Kerry D. Heafner is assistant extension agent in horticulture at the LSU AgCenter’s Ouachita Parish extension office in West Monroe. He is NE Region coordinator for the Louisiana Master Gardener program, and is an adjunct instructor of biology at Louisiana Delta Community College in Monroe.
 

 
 

How to Make Compost
by Kerry Heafner - posted 12/16/15

How to Make Compost
- Demonstration by Kerry Heafner

You know fall of the year is the perfect time to start rejuvenating your garden beds for next spring, and in this vegetable garden, the perfect thing to do is add compost now so it can settle in and nutrients can be released in time for the spring plant. So, come on back with us and we’ll show you how to set up a compost pile.

Now, setting up a compost pile for your own home garden couldn’t be simpler, and the good news is that the materials needed will come at little to no expense. So, that’s always a plus.

In this case, I’m using some four-foot fence post that I got from the local garden center, and I’m simply going to hammer these into the ground in a circular pattern. Now, when the fence post are in the ground, I’ll wrap some hardware cloth - or really you can use any wire you have available. Two by four wire works perfectly. I’m going to wrap the wire around this, and that will do two things. First, it will keep the material being composted contained. Second of all, it will allow good airflow across the pile because keeping the compost pile oxygenated during the composting process is going to be key.

Now that we have our compost pile blocked off, it’s time to start adding the materials, and the first thing we’re going to add is some finished compost. And, that’s simply because finished compost contains all the microorganisms that will kickstart a new compost and carry on the decomposition process. Now we have some finished compost in there for a good microbial foundation.

The next thing we want to add is some kitchen scraps, and I’m often asked, “Well, what can we compost out of the kitchen.” Well, really anything plant based. What you want to avoid are animal products like meat scraps and bones. Those will be very slow to breakdown and they might invite some uninvited guests to your compost pile and we don’t want that.

What I’m going to put in here now are just simply some kitchen scraps, and you’ll see it’s banana peels, some old leaf petioles off of greens, some carrots tops, some cherry tomatoes that are a little past their peak. And, you’ll also notice some egg shells. A wonderful source of calcium. And, you can find egg shells very readily. So, any of this material would be perfect for the compost pile.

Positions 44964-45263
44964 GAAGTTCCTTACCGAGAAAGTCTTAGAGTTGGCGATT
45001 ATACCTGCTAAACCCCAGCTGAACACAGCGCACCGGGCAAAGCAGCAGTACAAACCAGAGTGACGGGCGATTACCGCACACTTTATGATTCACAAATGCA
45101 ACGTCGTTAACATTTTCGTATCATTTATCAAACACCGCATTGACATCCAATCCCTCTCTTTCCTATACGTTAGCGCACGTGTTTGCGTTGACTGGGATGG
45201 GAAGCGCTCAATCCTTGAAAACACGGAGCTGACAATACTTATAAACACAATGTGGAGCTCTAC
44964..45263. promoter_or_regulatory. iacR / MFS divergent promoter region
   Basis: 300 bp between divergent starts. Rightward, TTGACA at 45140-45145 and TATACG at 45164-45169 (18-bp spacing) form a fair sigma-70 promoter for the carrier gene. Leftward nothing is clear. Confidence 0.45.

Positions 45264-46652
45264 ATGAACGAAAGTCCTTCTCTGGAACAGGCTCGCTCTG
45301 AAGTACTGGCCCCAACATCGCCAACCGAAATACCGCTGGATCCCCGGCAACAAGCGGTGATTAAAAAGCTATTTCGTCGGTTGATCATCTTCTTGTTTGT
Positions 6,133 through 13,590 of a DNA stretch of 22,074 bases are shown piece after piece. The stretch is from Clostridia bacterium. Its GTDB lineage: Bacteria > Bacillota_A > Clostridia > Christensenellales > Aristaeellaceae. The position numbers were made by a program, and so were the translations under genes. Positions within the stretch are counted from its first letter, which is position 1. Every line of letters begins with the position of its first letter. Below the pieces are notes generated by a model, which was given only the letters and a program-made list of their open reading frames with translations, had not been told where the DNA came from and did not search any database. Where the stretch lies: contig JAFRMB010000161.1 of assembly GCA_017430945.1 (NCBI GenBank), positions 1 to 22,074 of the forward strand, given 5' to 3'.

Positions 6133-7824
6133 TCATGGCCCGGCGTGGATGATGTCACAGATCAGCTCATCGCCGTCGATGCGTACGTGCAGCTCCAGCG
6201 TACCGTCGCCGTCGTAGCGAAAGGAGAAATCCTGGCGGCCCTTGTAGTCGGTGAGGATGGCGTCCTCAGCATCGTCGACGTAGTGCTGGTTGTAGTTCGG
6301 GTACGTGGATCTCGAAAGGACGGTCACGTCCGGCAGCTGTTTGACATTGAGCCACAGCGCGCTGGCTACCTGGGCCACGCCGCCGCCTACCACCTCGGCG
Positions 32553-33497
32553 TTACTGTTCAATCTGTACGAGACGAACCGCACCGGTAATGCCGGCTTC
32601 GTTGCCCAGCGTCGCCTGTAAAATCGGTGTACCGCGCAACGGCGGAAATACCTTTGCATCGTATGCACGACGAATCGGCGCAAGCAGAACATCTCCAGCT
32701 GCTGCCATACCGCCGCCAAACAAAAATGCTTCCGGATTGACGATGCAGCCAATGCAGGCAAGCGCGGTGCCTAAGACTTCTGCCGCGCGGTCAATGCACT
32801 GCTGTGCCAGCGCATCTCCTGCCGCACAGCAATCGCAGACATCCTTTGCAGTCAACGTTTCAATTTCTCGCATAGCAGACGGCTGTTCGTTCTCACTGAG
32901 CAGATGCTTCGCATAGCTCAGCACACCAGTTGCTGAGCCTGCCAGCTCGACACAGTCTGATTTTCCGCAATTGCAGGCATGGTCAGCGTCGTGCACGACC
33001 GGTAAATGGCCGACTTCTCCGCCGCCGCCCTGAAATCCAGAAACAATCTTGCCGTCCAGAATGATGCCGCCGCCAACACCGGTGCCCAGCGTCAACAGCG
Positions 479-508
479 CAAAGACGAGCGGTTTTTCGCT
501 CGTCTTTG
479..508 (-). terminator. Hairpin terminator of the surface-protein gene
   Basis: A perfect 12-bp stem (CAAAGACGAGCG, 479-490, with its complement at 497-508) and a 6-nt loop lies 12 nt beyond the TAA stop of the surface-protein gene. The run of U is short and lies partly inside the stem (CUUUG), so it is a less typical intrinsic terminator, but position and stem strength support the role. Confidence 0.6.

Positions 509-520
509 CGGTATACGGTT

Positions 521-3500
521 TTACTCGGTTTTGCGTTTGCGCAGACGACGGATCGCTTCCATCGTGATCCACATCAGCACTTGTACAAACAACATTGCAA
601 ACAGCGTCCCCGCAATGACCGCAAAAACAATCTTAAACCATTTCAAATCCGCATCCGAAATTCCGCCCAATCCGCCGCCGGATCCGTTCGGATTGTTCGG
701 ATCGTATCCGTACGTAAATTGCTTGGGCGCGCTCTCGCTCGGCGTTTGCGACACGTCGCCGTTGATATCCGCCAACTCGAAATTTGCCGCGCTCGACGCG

Now, this is going to be kind of a magic ingredient we’ll add to the compost pile. These are coffee grounds, and you can get these from your local coffee shop. They’re often very glad to give them away because all they do with them is throw them away anyway. Coffee grounds are a wonderful source of nitrogen and they will also help improve the soil – workability of the soil – tilth you’ll sometimes hear it called. And, we’ll put this into the compost pile as well. We don’t want too much, but just enough to get the compost pile to heat up. And coffee grounds are a good source of nitrogen.

Now, we’re going to cover this with some type of organic material – leaves, hay, straw anything like that will work. I’m going to use some maple leaves that I’ve raked up out of the yard. And, we’ll put this on top to sort of keep everything under the layer of leaves warm and that’ll start decomposing. There are also insects in these leaves that will start decomposing all this organic matter as well as soil fungi and bacteria. So, we’ll keep the leaves on top of that, and that will allow the compost pile to stay warm so the microbes can start doing their thing breaking all this wonderful organic material down.  

Now the last thing to go on the compost pile is some water. We want to keep the compost pile, not saturated, but just moist enough to promote good microbial growth.  All of these bacteria and fungi that are going to breakdown this material need moisture. In the process of decomposition, a lot of heat will be generated. It’ll even be possible to come out here on a cold winter day, open up the compost pile and watch steam literally erupt out of the center of the compost pile. So, over a period of months, this material will break down and will have that wonderful black gold material that will be ready to go in the garden in the springtime.

Now, it’s going to be very important to come out periodically and turn the compost pile with a shovel or some time of garden tool. Now once the compost pile has stopped heating up, the compost is finished. And at that point it’s ready to harvest and go into the garden bed.

 

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